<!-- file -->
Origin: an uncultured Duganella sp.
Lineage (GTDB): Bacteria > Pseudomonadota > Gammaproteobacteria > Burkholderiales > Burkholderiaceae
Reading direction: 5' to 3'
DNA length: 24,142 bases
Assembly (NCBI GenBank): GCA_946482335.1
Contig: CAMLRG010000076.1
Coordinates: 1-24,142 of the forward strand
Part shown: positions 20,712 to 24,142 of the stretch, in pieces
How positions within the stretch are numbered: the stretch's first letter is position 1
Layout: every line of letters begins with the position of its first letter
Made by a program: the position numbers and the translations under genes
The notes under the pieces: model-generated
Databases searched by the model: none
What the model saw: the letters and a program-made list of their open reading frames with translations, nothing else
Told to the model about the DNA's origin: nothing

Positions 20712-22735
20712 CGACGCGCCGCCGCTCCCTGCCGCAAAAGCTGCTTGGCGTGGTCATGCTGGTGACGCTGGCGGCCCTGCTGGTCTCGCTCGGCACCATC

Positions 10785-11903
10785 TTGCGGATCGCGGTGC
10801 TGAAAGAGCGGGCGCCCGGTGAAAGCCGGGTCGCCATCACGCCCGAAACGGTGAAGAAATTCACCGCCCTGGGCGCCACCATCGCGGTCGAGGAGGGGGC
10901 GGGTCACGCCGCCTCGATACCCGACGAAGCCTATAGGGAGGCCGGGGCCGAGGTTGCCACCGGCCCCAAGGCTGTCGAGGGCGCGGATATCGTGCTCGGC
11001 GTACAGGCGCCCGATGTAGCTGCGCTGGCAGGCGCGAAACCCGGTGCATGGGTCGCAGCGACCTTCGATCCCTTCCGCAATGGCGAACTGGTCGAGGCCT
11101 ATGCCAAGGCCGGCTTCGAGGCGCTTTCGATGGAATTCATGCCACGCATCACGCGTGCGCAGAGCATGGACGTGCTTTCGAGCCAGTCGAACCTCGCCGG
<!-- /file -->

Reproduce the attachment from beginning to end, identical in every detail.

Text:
Origin: an uncultured Duganella sp.
Lineage (GTDB): Bacteria > Pseudomonadota > Gammaproteobacteria > Burkholderiales > Burkholderiaceae
Reading direction: 5' to 3'
DNA length: 24,142 bases
Assembly (NCBI GenBank): GCA_946482335.1
Contig: CAMLRG010000076.1
Coordinates: 1-24,142 of the forward strand
Part shown: positions 20,712 to 24,142 of the stretch, in pieces
How positions within the stretch are numbered: the stretch's first letter is position 1
Layout: every line of letters begins with the position of its first letter
Made by a program: the position numbers and the translations under genes
The notes under the pieces: model-generated
Databases searched by the model: none
What the model saw: the letters and a program-made list of their open reading frames with translations, nothing else
Told to the model about the DNA's origin: nothing

Positions 20712-22735
20712 CGACGCGCCGCCGCTCCCTGCCGCAAAAGCTGCTTGGCGTGGTCATGCTGGTGACGCTGGCGGCCCTGCTGGTCTCGCTCGGCACCATC

Positions 10785-11903
10785 TTGCGGATCGCGGTGC
10801 TGAAAGAGCGGGCGCCCGGTGAAAGCCGGGTCGCCATCACGCCCGAAACGGTGAAGAAATTCACCGCCCTGGGCGCCACCATCGCGGTCGAGGAGGGGGC
10901 GGGTCACGCCGCCTCGATACCCGACGAAGCCTATAGGGAGGCCGGGGCCGAGGTTGCCACCGGCCCCAAGGCTGTCGAGGGCGCGGATATCGTGCTCGGC
11001 GTACAGGCGCCCGATGTAGCTGCGCTGGCAGGCGCGAAACCCGGTGCATGGGTCGCAGCGACCTTCGATCCCTTCCGCAATGGCGAACTGGTCGAGGCCT
11101 ATGCCAAGGCCGGCTTCGAGGCGCTTTCGATGGAATTCATGCCACGCATCACGCGTGCGCAGAGCATGGACGTGCTTTCGAGCCAGTCGAACCTCGCCGG